The psalmist tells us, "weeping...linger[s] for the night, but joy comes with the morning." Except that isn't always true, is it? We're in the middle between two of the biggest events of the year for St. John's. Last night was Relay for Life, a culmination of incredibly hard work by many people of this congregation and across the county as we continue to raise funds for cancer research, and this upcoming Friday will be the Baroda fireworks, when more people will be on the church grounds than Christmas and Easter combined.
So what about all those people last night and all those who will be here later this week? "Weeping...linger[s] for the night, but joy comes with the morning." Hundreds walked around the Berrien County Youth Fairgrounds in a never-ending relay for life, to be sure. Hundreds of stories circulated through the crowds: memories of the loved ones who died because of cancer, and yet just as many stories of miraculous triumph. And yet I have a feeling that for both ends of the spectrum, when it comes to cancer, for those no longer with us and those who survived, I don't believe for a second that the weeping only lasted a night. Instead, the tears lasted days, weeks, months, and even years for some. After hearing the initial news from the oncologist of the test results that would change the remainder of their life, they of course had to remain strong for their family, and their family had to do so in turn for them. Nevertheless, no matter how hard they tried, some broke down uncontrollably; out of anger, frustration, depression, fear, and everything in between. Sometimes the only thing to do is weep in the face of such a debilitating disease that not only tears individuals but entire families and congregations and communities apart. However unfortunately far too many people are convinced they must refrain from shedding a single tear in front of others, leading them to unleash the outpouring alone, with only God as the witness.
Now come this Friday night, there will be immense excitement, perhaps even too much fun for many as we approach the Fourth of July. On the other hand, there will be others who must always relive the price they paid for that freedom, for the precious privilege we have to sit in our lawn-chairs and watch works of fire burst in the sky. There will be those who served in our military, whose minds always force them to relive their service: relive the bombs, relive the gunfire, the crying shouts, even the loss of their closest friends in the fields of battle. Post-traumatic stress disorder is one of the last things we will think about when the skies get lit up Friday night, but it is as much of reality as the freedom we are so incredibly blessed with in this country: veterans who will not weep in front of us, but who weep in their minds night after night, as their horrible nightmare is relived time and time again.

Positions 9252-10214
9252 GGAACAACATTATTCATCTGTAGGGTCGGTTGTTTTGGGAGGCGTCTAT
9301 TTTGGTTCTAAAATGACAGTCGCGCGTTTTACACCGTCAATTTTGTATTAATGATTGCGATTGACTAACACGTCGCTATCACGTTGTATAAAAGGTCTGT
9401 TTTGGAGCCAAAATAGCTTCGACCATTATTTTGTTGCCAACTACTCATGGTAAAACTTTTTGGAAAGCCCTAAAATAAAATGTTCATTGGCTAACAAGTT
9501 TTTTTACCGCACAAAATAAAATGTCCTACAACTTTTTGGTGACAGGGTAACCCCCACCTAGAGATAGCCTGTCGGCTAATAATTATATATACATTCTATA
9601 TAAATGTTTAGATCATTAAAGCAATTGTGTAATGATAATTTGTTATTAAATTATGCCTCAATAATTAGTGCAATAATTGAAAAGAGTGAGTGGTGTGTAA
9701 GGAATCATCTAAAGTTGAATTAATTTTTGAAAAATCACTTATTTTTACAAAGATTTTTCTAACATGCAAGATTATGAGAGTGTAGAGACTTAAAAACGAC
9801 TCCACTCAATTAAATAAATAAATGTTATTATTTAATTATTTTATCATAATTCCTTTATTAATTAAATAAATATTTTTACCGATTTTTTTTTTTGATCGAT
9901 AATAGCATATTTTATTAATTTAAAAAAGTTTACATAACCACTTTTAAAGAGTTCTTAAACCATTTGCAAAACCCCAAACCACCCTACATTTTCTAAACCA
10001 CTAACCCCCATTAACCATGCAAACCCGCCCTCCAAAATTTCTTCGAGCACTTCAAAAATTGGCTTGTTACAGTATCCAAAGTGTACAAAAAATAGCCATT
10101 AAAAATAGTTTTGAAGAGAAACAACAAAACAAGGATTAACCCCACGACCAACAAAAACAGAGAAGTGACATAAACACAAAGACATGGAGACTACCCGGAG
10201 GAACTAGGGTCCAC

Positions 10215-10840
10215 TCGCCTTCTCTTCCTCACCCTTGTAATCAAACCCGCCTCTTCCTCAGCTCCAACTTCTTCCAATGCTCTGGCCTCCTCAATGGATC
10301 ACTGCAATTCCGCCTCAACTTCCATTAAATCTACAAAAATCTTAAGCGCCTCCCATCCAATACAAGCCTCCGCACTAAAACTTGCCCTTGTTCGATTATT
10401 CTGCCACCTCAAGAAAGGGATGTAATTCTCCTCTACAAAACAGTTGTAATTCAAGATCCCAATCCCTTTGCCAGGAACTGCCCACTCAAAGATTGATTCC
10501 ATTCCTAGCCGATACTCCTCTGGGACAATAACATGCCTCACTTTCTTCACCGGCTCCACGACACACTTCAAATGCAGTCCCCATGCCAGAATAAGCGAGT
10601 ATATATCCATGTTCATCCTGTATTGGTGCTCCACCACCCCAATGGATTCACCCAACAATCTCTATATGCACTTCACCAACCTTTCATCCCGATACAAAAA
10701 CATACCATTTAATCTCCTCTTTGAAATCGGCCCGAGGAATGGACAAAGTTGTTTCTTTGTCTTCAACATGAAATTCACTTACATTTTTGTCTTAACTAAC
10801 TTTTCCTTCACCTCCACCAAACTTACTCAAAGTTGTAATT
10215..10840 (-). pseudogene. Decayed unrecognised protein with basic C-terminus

And so weeping does not always end after a night; sometimes it lingers for a lifetime. Where is the joy for them that is supposed to come with each new day? Where is their hope? We as the church, as a community of faith, have been overwhelmingly blessed by God to bring that hope to life. We as the church have been blessed with these precious grounds, so that we can provide a space this Friday night for hundreds to gather, from all walks of life, from all different stories of hardship. And we will join together as a community, united by this God Whose Son raised up a church, and an entire Creation. We will join in laughter and music and the utter simplicity of sitting side-by-side in celebration of freedom.
We as the church have also been richly blessed with a life of resources to share and help with a cause that still seems so out of reach. Millions upon millions of dollars continue to be poured out into cancer research and yet still no cure. However that pain-staking research has indeed saved lives. It has indeed made hope possible for so many we know and even more who we will never meet. And again, God raises the church up to provide the space: to do something as simple as making food to eat, and sit at tables to hear the stories of cancer: some of weeping, and some of joy.
God uses the church to provide the space for people to come just as they are, with all their human stories: some they wish to share, and some not so much. Regardless, they are loved. Regardless, God says they are worth dying for on the cross. Regardless, this space is for them, as it is for all of us. Weeping may linger even longer than a night, but through a story of the most powerful joy in Jesus Christ we will do our part to walk alongside every person who feels as if there is no hope. God will use our shoulders for them to cry on. God will use our church to help them realize they are not on this journey alone. God will use us to make the Resurrection of our Lord come to life with each new day, so that joy may indeed come in the morning, not only for us, but for all children of God. And so for the ultimate joy of Christ's victory over all the suffering of this world, for the gift of everlasting life now and forevermore, we give thanks to God indeed. Amen.
St. John's Evangelical Lutheran Church
Rev. Nan Dehnke, Pastor
Office: Mon - Thu: 9 a.m. - Noon